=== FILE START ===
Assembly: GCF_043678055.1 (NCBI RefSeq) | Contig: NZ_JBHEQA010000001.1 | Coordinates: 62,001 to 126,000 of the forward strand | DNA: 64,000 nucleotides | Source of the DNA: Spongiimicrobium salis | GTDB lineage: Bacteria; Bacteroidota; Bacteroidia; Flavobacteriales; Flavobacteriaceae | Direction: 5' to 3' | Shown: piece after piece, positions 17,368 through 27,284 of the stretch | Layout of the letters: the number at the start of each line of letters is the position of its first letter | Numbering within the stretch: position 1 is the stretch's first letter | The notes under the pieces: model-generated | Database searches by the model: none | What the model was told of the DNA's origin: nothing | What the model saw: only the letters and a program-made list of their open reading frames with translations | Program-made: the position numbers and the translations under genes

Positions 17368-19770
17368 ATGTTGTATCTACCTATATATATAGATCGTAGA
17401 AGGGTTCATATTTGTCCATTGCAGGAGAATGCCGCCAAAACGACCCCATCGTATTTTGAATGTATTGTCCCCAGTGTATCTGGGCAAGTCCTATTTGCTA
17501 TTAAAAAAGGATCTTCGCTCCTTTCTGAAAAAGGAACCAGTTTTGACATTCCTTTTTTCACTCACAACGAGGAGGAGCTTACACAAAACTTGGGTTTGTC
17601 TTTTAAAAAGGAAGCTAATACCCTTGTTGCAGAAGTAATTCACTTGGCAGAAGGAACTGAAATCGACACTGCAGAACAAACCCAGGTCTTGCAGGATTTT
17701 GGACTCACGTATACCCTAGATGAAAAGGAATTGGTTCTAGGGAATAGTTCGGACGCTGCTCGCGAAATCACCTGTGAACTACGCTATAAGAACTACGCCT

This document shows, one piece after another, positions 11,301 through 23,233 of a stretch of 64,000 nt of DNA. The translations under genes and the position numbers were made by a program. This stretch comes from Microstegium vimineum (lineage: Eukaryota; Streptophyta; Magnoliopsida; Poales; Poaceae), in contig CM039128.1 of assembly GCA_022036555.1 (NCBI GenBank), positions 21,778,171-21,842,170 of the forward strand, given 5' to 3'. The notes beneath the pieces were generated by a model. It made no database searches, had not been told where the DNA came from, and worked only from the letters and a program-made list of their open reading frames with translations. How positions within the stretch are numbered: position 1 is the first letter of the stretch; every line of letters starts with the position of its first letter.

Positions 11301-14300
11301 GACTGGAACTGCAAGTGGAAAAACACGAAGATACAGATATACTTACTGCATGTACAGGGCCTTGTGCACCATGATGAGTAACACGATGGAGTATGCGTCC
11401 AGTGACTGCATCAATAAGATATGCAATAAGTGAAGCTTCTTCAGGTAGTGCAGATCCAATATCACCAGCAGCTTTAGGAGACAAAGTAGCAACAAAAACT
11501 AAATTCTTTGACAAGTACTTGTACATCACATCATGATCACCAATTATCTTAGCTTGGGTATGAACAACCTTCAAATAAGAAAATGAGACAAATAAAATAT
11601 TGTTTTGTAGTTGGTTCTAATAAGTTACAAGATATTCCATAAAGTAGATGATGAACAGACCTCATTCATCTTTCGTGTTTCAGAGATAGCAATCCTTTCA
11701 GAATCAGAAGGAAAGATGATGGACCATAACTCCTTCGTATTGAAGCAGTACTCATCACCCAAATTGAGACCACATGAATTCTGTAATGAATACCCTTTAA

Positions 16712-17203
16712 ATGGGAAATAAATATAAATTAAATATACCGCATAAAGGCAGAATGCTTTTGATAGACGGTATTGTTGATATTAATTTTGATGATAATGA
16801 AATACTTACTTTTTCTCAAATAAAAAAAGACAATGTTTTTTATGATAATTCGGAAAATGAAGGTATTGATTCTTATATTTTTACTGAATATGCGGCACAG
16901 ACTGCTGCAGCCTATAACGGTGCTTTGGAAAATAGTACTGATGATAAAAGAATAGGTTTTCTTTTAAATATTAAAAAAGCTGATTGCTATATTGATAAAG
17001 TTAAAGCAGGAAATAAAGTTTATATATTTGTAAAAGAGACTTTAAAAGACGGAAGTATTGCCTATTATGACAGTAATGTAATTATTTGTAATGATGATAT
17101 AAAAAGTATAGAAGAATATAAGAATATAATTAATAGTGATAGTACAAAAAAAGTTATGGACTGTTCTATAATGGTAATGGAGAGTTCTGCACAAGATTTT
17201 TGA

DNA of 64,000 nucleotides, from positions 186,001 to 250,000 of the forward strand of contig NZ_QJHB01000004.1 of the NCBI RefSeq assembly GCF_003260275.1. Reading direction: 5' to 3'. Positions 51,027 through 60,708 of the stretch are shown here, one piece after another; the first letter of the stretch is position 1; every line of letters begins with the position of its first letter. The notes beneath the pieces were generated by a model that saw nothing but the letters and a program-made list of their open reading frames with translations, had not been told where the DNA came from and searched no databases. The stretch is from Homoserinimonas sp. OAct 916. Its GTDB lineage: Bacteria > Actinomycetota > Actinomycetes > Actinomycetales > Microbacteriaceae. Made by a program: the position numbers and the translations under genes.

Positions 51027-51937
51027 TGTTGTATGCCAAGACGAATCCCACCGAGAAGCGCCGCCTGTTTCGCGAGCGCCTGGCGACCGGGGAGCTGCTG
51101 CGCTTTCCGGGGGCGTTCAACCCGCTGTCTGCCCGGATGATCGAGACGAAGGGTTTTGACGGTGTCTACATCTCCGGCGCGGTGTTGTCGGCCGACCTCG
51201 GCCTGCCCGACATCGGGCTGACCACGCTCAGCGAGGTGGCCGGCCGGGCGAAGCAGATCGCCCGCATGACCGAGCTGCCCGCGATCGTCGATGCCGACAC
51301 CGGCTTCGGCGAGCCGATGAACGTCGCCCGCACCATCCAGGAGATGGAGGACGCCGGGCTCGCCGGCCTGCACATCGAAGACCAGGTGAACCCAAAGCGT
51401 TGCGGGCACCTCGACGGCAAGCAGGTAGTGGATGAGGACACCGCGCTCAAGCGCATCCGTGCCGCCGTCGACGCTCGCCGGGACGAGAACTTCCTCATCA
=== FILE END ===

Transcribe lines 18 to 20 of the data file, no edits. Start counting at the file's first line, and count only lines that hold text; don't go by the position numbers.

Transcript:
16901 ACTGCTGCAGCCTATAACGGTGCTTTGGAAAATAGTACTGATGATAAAAGAATAGGTTTTCTTTTAAATATTAAAAAAGCTGATTGCTATATTGATAAAG
17001 TTAAAGCAGGAAATAAAGTTTATATATTTGTAAAAGAGACTTTAAAAGACGGAAGTATTGCCTATTATGACAGTAATGTAATTATTTGTAATGATGATAT
17101 AAAAAGTATAGAAGAATATAAGAATATAATTAATAGTGATAGTACAAAAAAAGTTATGGACTGTTCTATAATGGTAATGGAGAGTTCTGCACAAGATTTT